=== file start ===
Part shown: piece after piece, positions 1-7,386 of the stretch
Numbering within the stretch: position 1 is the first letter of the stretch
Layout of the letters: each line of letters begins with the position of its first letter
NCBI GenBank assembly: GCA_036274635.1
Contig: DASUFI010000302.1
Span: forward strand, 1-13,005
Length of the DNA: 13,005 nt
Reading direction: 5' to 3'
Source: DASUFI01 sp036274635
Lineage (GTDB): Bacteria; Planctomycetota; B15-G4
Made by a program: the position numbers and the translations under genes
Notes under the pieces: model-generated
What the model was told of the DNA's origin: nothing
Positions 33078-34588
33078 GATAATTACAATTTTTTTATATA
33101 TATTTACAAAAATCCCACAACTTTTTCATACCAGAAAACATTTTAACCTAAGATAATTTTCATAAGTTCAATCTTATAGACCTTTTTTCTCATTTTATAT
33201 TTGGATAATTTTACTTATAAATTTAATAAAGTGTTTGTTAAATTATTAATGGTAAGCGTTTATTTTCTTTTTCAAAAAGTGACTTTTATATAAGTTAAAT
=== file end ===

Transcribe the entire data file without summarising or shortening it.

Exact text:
Part shown: piece after piece, positions 1-7,386 of the stretch
Numbering within the stretch: position 1 is the first letter of the stretch
Layout of the letters: each line of letters begins with the position of its first letter
NCBI GenBank assembly: GCA_036274635.1
Contig: DASUFI010000302.1
Span: forward strand, 1-13,005
Length of the DNA: 13,005 nt
Reading direction: 5' to 3'
Source: DASUFI01 sp036274635
Lineage (GTDB): Bacteria; Planctomycetota; B15-G4
Made by a program: the position numbers and the translations under genes
Notes under the pieces: model-generated
What the model was told of the DNA's origin: nothing
Positions 33078-34588
33078 GATAATTACAATTTTTTTATATA
33101 TATTTACAAAAATCCCACAACTTTTTCATACCAGAAAACATTTTAACCTAAGATAATTTTCATAAGTTCAATCTTATAGACCTTTTTTCTCATTTTATAT
33201 TTGGATAATTTTACTTATAAATTTAATAAAGTGTTTGTTAAATTATTAATGGTAAGCGTTTATTTTCTTTTTCAAAAAGTGACTTTTATATAAGTTAAAT